Tomorrow may come after all for the canceled Garth Brooks “Comeback Special” concerts in Dublin’s Croke Park.
Commenting publicly for the first time since the Dublin City Council denied licenses for two the five sold out concerts, leading Brooks to cancel the five-night run entirely, the American country legend announced that he will happily still play the concerts if the “powers that be” in Ireland can present a solution.
Taoiseach (Prime Minister) Enda Kenny is said to be willing to help facilitate a deal.
“If you think for any reason that the ‘powers that be’ in Ireland can fix this, then I will faithfully go to the last second,” Brooks wrote today in a letter to promoter Peter Aiken.
“I cannot begin to tell you how badly my heart is breaking right now,” Brooks wrote.
Addressing his all-or-nothing ultimatum that he would play all five scheduled, sold-out concerts or none at all, Brooks told Aiken that he could not conscionably do that to his fans, who snapped up all 400,000 concert tickets in record time.
“I hope you understand that to play for 400,000 people would be a dream, but to tell 160,000 of those people that they are not welcome would be a nightmare,” he wrote.
“To do what the city manager suggests (play three shows and not all five) means I agree that is how people should be treated and I just can’t agree with that.”
In one line that may provide some hope to the disappointed fans – who, unless there are any further developments, are to be issued refunds from Ticketmaster next week – Brooks mentions that his crew are still en-route to Ireland with the concert equipment.
“Our guys are still en route and if there is any chance that the five planned concerts can be salvaged and nobody is being let down then we can proceed as planned until the refunds begin.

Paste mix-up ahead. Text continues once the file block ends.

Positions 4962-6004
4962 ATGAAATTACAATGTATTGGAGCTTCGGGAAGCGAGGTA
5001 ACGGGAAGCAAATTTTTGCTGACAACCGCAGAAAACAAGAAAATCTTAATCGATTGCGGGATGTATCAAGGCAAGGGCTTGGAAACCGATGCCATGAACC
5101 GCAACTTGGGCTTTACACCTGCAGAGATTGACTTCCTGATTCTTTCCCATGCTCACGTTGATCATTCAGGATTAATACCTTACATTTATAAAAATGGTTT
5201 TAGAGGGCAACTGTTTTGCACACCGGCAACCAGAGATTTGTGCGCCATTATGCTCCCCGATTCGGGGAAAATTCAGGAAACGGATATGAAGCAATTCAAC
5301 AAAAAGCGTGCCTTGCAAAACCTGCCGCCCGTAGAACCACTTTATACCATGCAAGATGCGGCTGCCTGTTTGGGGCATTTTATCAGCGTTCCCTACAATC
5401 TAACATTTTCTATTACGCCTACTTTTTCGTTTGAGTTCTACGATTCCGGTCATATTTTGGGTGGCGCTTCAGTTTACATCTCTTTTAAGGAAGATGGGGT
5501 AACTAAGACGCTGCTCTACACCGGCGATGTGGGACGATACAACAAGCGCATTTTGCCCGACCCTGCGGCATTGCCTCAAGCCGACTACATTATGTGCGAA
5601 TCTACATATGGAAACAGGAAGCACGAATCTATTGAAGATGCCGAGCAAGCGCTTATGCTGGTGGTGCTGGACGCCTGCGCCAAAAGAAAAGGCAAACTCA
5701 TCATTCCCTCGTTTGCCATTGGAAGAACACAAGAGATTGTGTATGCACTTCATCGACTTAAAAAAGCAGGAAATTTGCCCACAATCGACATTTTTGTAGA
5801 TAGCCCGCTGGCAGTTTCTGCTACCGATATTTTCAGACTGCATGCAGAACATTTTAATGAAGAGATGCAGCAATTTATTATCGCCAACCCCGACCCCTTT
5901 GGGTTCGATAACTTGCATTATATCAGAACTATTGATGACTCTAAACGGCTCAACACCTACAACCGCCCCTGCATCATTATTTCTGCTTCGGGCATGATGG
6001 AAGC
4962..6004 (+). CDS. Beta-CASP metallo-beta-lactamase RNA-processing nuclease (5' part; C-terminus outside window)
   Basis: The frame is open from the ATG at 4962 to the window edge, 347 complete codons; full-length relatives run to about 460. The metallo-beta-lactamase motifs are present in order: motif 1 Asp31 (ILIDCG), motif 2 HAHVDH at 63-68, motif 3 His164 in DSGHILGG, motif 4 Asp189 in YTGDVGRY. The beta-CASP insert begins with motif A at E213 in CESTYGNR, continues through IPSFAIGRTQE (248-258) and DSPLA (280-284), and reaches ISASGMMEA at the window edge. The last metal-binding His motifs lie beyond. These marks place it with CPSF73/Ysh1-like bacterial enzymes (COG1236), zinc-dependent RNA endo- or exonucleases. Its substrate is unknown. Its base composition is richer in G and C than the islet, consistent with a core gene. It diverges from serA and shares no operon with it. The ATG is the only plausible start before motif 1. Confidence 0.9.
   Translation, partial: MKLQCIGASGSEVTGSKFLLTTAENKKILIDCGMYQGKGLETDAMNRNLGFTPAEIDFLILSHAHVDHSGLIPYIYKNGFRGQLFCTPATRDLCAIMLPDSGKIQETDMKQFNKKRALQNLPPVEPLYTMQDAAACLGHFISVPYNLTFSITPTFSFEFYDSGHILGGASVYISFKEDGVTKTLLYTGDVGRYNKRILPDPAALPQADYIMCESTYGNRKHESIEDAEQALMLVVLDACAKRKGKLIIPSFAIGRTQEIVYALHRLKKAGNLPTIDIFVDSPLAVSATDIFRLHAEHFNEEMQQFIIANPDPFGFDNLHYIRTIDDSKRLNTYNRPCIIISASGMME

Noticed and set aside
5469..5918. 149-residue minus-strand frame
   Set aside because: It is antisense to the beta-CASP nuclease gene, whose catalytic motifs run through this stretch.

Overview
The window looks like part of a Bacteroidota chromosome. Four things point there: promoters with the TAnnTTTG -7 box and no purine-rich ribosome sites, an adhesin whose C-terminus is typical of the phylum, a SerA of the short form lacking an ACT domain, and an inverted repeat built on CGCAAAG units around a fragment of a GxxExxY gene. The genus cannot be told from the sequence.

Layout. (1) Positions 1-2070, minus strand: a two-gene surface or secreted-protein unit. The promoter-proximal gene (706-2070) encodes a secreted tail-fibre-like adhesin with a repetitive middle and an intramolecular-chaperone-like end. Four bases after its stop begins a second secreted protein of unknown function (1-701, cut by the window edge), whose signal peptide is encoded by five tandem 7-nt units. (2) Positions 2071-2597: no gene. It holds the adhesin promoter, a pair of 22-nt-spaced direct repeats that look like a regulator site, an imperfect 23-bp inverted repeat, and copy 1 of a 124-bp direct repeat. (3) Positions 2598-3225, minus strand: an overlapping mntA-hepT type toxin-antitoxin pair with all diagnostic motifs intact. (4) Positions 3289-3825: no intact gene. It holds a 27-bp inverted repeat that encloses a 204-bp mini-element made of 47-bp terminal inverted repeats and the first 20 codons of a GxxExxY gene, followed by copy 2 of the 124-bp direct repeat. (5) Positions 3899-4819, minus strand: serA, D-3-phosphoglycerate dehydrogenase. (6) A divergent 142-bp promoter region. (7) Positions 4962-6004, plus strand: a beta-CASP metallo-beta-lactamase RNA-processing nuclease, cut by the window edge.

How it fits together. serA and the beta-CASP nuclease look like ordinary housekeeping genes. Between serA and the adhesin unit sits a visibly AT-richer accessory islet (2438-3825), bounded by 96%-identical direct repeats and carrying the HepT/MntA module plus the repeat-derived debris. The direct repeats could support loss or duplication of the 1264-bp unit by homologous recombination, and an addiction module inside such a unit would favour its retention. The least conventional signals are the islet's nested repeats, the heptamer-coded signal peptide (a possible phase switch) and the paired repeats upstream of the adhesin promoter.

“If you tell me, ‘Garth, thanks but it is over,’ I will cease my efforts and bring our people and gear back to the States.”
But, he adds, “If you think that for any reason that the ‘powers that be’ in Ireland can fix this, then I will faithfully go to the last second.
“Please let me know how to proceed. All my gratitude, respect, and love to you and Ireland,” he wrote, before signing off “g.”
Brooks gave Aiken permission to share his letter with the media.
The country singer officially called off the concerts yesterday after learning that Dublin City Council would not budge on their decision to only offer licenses for three of the performances.
Aiken flew to the US to speak one-on-one with Brooks in an effort to convince him to play the three shows, but it was to no avail.
Brooks is immensely popular in Ireland and the five-night run was billed as his “Comeback Special.” All 400,000 of the concert’s tickets sold out in record time.
But residents of the area around the 80,000 seat stadium, which is home to Ireland’s GAA games, launched a campaign to prevent licenses from being issued for the concerts.
An agreement signed by the Dublin City Council in 2009 stipulated that no more than three concerts are to be held at Croke Park in a given year. The addition of the five Garth Brooks concerts would have brought the 2014 total to eight.
On July 3, Dublin City Council announced that it would only give license to three of the scheduled concerts, on the nights of July 25, 26 and 27.
In response, Brooks issued an all-or-nothing ultimatum.
“For us, it is five shows or none at all,” he said in a statement released following the council’s decision.
“To choose which shows to do and which shows not to do, would be like asking to choose one child over another.